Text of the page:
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The Twentieth Century called - they want their Outreach Coordinator back

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#26 jgraham

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Posted 19 November 2022 - 09:49 AM

An interesting discussion. I haven’t had anyone try to take a picture through my scope yet, but I have had several families get their picture taken with my scope. I like to volunteer for outreach events where the primary demographic is families with young children and if I can help them experience an “Oh Wow!” moment then I’ve done my job.

 

Thank goodness for Saturn!

 

smile.gif


Edited by jgraham, 19 November 2022 - 09:50 AM.

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#27 Scott in NC

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Posted 19 November 2022 - 12:50 PM

Thanks,  Bill.  I can understand that the photo is a concrete documentation of the experience,  that can then be shared with others.  It's a memento.  That's a spirit of something I can relate to. 

I can actually relate to this.  Why do I take photos with my phone while I’m vacationing with my family?  I guess mainly so that we can look at the photos in years to come and remember the good times that we had.  I consider the photos a “memory jogging” device.


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#28 stevel3o7

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Posted 14 January 2024 - 02:52 PM

From someone who does a lot of outreach at FPOA (its been a while) and at local parks.

 

I have worked with a lot of high school and junior college age young adults. My initial reaction to the cell phones glued to their face was initially very negative.  Then, as I stopped judging and started seeing, I realized the way they see and process information is totally different than the way I and others my age did. (I am not quite as old as moon rocks , , yet.)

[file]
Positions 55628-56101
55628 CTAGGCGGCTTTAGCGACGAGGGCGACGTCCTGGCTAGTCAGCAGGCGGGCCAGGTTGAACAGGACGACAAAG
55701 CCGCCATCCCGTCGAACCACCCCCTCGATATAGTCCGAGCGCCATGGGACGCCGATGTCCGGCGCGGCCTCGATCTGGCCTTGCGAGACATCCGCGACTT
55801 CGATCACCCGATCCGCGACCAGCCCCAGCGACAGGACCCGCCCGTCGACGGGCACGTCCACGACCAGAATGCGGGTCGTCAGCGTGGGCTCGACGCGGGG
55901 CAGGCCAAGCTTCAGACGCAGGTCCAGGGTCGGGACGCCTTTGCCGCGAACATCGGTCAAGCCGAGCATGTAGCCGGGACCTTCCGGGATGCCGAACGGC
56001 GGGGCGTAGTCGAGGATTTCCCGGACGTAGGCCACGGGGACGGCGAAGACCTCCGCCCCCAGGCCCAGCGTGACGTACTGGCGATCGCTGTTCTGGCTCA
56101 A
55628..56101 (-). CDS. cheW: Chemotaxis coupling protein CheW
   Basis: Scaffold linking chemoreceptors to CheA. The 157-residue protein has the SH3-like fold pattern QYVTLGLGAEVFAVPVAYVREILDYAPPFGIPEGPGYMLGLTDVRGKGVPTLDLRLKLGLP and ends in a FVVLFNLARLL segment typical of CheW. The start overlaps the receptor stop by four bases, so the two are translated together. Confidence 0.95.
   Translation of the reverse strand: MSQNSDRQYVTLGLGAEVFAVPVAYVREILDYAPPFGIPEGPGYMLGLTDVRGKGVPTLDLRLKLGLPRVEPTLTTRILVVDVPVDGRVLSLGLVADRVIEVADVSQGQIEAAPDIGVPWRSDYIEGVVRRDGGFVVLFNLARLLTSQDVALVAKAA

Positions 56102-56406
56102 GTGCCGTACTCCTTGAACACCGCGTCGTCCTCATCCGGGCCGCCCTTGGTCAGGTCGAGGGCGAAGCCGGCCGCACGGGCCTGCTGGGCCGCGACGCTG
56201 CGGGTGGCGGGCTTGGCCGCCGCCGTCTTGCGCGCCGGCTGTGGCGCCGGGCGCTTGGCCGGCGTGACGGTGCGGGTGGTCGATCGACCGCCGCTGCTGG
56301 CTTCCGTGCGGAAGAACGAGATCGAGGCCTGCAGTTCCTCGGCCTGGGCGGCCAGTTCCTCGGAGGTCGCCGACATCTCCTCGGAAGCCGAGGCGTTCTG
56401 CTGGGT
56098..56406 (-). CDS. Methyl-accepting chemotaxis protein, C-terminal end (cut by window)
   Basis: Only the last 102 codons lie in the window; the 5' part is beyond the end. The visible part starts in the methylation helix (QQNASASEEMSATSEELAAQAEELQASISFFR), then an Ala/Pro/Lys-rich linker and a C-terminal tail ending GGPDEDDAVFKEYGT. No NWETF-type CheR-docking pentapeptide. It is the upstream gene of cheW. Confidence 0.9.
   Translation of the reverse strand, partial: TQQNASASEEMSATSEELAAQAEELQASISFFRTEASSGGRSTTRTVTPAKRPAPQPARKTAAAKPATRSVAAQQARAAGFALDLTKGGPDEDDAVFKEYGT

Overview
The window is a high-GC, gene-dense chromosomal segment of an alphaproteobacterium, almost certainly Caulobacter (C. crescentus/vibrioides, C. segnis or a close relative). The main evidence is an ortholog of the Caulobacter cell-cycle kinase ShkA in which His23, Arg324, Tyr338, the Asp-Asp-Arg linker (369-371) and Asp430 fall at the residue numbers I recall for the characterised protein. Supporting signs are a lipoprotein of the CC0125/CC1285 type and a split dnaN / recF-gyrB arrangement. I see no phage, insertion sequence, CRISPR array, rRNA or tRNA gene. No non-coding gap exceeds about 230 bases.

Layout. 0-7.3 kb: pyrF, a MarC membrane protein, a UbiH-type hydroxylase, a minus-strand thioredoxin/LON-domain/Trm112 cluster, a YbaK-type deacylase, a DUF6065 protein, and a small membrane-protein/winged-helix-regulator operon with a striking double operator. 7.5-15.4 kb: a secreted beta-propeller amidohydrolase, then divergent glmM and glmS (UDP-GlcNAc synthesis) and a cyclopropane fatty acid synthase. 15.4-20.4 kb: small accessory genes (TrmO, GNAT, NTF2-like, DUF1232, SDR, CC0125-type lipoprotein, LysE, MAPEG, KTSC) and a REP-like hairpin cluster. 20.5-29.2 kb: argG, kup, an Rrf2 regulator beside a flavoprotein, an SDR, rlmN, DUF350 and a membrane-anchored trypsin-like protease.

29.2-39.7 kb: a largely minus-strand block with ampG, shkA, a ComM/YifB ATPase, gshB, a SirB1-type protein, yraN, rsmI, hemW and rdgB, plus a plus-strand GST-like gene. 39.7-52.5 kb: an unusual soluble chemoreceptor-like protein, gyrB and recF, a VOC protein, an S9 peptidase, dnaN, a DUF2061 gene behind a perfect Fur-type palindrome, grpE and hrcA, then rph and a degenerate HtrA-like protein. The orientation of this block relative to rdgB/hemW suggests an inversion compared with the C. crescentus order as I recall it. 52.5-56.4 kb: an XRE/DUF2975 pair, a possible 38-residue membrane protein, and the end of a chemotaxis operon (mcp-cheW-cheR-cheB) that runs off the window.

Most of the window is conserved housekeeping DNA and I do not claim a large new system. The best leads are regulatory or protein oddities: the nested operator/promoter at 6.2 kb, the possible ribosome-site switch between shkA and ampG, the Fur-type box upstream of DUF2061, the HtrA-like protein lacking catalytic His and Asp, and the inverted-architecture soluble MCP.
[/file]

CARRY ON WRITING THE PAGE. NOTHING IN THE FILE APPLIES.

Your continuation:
These young adults are centered on technology, and the smart phone is front and center to their experiences in life.  At the same time they are engaged, very much so, in the topic of conversation at hand.  The cell phones are being used to share the experience via live chats and through posts to social media, and at the same time they are present to face to face conversations (quite a skill!)  Heck, they are super sharers!  

 

At start parties I try and engage by asking astro related questions and am amazed at how much some of these "kids" know.  I often let the young adults take over operation of my 12" push-to dob, and they are thrilled to use the telrad and put an object in the eyepiece!  

 

Yes many want to hold a cell phone up to the eyepiece and for that I steer them to a friends with heavy mounts and an SCT (better at staying on target while being bumped around) who also love cell phone eyepiece photo's.  On occasion they end up with a great photo!  


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#29 xiando

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Posted 14 January 2024 - 02:56 PM

Babies process strained, puréed baby food differently than more mature humans too. They do share one critically important similarity though. Both rely on  someone spoon feeding them.



#30 No N in collimation

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Posted 15 January 2024 - 11:50 PM

Use plossls. Make it impossible to get a good picture. 


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#31 No N in collimation

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Posted 15 January 2024 - 11:50 PM

When I was in college a busload of Japanese tourists drove up and parked at a scenic view. Everyone got out, took turns stepping up to the scenic view, had their picture taken with their back to it, then left never having even looked at the scenic view. They filed back onto the bus and drove away. It was the first time I had seen the behavior. Obviously the picture was more important to them than the view itself.


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